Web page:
That’s great, Stephanie!  I know that you have done a great job of, “raising up other writers” in the Carolina’s region for years.  And I LOVE the saying on your flower pot.  What a beautiful gift those children gave you. And what a beautiful gift you gave to them –mentoring them, by reading with them weekly for a year!  That’s great!

And now for a few more FUN questions! Firstly, when you initially started writing, what would you say was your greatest writing challenge?  Is that challenge still the same today?

I’d say, finishing a manuscript. It’s easy to talk about what you’re going to write, but actually starting it and finishing it can be difficult. It’s not particularly a problem anymore.

Whew.  I’m still looking forward to the time when finishing the manuscript is as easy as starting it!  It’s good to hear it’ll happen someday. J Perhaps at the conference you can share the secret of “HOW?”

Meanwhile, here’s another fun question. You obviously love children and children’s books.  Who was your favorite author when you were a child, and who are 2-3 children’s or MG/YA authors/illustrators whose books you love now, and why?,

 As a child, my favorite book was The Secret Garden. Now, I love anything by Hilary McKay (English author) because she’s a very funny writer who writes about children with both humor and emotion; I admire the books of Judy Blume because she talks about topics that young girls are dying to know more about in a natural, straight-forward way while showing real understanding of that age group; I like Gary Paulsen because he writes about boys and the things that matter to them with great empathy, rather than trying to be funny. The problems boys face aren’t always funny but writers often tend to create awkward or embarrassing or humorous boy characters.

I loved the Secret Garden, too, Stephanie!  And you’re so right about Gary Paulsen’s books and how important that is to let boys sometimes take their life issues seriously, as well as learning to laugh. 

Ok, here’s your final question --- at least it’s your final question until we all corner you at the conference and ask for tips on  how to come to the point in our careers where finishing a book is as easy as starting one! J Hee Hee .  But for today’s question: What do you love about being a writer?

I love getting it right: setting out to express or convey a particular emotion, or create a character real enough so that children will identify with him or her, and succeeding at doing that.

Yes, that’s a wonderful feeling!  I love when people say “I cried (or laughed) all through that page,” and we authors just want to run up and hug them and say “did you?  Oh, I’m so glad you cried! I cried (laughed) all the way through it too!”  J

Thank you so much, Stephanie, for being with us today, and for sharing these great answers and tips!

Everyone can learn more from and about Stephanie at, and

Next week our interview victim will be Illustrator/Author (she’s our first Illustrator interviewee – hooray!), and current ARA (Assistant Regional Advisor) for SCBWI Carolinas, Bonnie Adamson!
See you then.

Saturday, July 14, 2012

Each One Teach One Interview: Author and Professional Writing Instructor Carol Baldwin

Carol Baldwin is a non-fiction author who has written great resources for writers and teachers of writing.  She’s a professional writing instructor at colleges, conferences, and schools, and her book:  Teaching the Story: Fiction writing in grades 4-8 is an excellent example of a book for a new millennium.  Filled not just with words on paper, Teaching the Story is available in both print and partial-ebook formats and comes complete with downloadable reproducible hand-outs and activities via a CD program.  It’s received rave reviews from middle school teachers and authors alike.  Carol is a well-loved member of the SCBWI and is a fixture at the SCBWI Carolina’s annual conference, as well as conferences around the region, where she is often a presenter.  The three Gs in her life are gardening, grandchildren, and learning how to golf, and she is finishing up a YA historical novel as well.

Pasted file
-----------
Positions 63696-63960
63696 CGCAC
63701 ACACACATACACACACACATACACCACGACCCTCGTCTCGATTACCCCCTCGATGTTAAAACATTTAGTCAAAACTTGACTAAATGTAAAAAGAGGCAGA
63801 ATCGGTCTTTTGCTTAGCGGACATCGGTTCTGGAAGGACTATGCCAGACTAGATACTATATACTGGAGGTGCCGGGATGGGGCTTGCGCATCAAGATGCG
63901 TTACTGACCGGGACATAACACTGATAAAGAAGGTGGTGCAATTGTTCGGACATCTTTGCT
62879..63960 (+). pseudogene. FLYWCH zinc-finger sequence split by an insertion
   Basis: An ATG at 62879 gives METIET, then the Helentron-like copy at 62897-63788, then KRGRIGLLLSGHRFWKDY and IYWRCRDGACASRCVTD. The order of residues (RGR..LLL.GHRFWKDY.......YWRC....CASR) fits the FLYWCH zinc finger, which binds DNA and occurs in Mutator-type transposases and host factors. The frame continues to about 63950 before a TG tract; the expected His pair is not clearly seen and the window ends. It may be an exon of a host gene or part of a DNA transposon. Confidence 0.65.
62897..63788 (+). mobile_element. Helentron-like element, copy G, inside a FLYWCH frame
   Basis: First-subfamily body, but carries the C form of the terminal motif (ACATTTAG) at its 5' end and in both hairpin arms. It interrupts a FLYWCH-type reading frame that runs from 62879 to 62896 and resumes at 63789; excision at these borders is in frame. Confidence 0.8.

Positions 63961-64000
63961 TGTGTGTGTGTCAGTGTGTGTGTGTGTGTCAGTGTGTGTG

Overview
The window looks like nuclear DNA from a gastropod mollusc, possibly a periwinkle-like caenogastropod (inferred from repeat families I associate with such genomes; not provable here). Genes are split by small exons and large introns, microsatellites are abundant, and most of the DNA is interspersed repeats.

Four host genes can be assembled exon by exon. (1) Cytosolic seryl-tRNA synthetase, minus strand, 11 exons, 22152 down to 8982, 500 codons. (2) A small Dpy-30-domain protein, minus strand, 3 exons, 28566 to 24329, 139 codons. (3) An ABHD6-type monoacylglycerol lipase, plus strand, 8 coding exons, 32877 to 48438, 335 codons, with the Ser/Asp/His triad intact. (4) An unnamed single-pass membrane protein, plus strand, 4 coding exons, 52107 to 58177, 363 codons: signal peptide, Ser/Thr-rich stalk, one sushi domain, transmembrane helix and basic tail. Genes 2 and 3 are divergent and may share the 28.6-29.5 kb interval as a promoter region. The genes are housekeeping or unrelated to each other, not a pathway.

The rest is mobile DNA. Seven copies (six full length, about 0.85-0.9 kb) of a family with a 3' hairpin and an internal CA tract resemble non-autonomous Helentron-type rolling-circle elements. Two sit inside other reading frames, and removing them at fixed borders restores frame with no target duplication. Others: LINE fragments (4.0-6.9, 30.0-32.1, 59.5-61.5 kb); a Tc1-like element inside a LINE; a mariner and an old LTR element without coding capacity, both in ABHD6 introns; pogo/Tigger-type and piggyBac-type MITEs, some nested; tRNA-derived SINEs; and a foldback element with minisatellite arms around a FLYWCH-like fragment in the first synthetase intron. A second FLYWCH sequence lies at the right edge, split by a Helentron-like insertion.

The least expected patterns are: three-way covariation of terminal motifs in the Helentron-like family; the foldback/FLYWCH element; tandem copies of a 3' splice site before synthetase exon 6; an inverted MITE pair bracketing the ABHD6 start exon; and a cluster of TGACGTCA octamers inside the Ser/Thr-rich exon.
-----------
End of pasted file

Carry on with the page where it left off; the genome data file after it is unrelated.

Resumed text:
So tell us, Carol, you often teach the rest of us about writing.  But is there also an author or other publishing professional who has helped and guided you as you have progressed in your career as a writer?

Definitely. The person who has been the most helpful to me is Joyce Hostetter, author of Best Friends Forever, BLUE, COMFORT, and Healing Water.  Joyce and I met at a reading and writing conference where we were both presenting.  We discovered mutual interests and began collaborating on teacher workshops, professional conferences, and Talking Story, a digital newsletter for librarians, teachers, and home educators.  I found a “kindred spirit” as Anne Shirley of Anne of Avonlea once said.

Throughout our friendship and professional association, Joyce has never stopped encouraging me as a writer.  When I get down about how long it has taken me to complete my novel, she always reminds me that it is a process and that books have layers—which aren’t written at one time. She has edited and “tweaked” (her favorite word!) my synopsis and contest submissions—and as a result I have learned how to tighten my writing and include the most important details in my story. Her encouragement and support have been priceless. Now as I teach other writers, I realize that I am passing along what I learned from her.